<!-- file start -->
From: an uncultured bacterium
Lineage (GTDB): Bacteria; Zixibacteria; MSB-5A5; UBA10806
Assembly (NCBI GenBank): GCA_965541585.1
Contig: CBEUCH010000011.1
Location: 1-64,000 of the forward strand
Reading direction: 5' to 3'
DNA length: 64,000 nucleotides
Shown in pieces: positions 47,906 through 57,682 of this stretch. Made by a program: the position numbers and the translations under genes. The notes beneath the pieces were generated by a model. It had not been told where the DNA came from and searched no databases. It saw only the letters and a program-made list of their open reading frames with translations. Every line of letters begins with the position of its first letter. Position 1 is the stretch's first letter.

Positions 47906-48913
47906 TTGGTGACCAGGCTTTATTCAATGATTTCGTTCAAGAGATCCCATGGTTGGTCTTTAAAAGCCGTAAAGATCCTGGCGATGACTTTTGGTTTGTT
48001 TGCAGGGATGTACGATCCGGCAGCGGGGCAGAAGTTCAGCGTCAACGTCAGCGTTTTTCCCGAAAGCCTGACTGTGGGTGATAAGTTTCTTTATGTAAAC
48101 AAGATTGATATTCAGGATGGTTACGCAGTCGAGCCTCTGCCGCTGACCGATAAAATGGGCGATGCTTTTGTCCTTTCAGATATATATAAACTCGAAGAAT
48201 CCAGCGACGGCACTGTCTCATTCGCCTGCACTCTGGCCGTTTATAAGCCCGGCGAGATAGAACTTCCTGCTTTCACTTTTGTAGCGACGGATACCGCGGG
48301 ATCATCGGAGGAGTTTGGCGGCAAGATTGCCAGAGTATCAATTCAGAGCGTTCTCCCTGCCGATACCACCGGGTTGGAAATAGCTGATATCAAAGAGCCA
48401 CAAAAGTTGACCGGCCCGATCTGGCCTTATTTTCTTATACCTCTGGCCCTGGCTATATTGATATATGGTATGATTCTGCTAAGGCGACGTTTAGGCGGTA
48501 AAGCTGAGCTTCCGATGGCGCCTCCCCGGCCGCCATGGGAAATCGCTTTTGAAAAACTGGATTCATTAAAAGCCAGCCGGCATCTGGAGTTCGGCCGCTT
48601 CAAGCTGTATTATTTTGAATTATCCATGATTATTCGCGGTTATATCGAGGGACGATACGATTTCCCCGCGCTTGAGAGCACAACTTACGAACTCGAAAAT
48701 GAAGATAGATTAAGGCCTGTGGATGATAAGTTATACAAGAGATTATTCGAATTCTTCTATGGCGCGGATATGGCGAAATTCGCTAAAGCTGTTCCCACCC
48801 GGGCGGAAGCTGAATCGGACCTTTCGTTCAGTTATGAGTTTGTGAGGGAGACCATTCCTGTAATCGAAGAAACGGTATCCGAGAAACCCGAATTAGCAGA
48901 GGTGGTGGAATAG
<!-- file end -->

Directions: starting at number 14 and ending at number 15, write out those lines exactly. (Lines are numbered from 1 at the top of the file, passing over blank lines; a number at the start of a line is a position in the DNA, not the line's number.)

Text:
48301 ATCATCGGAGGAGTTTGGCGGCAAGATTGCCAGAGTATCAATTCAGAGCGTTCTCCCTGCCGATACCACCGGGTTGGAAATAGCTGATATCAAAGAGCCA
48401 CAAAAGTTGACCGGCCCGATCTGGCCTTATTTTCTTATACCTCTGGCCCTGGCTATATTGATATATGGTATGATTCTGCTAAGGCGACGTTTAGGCGGTA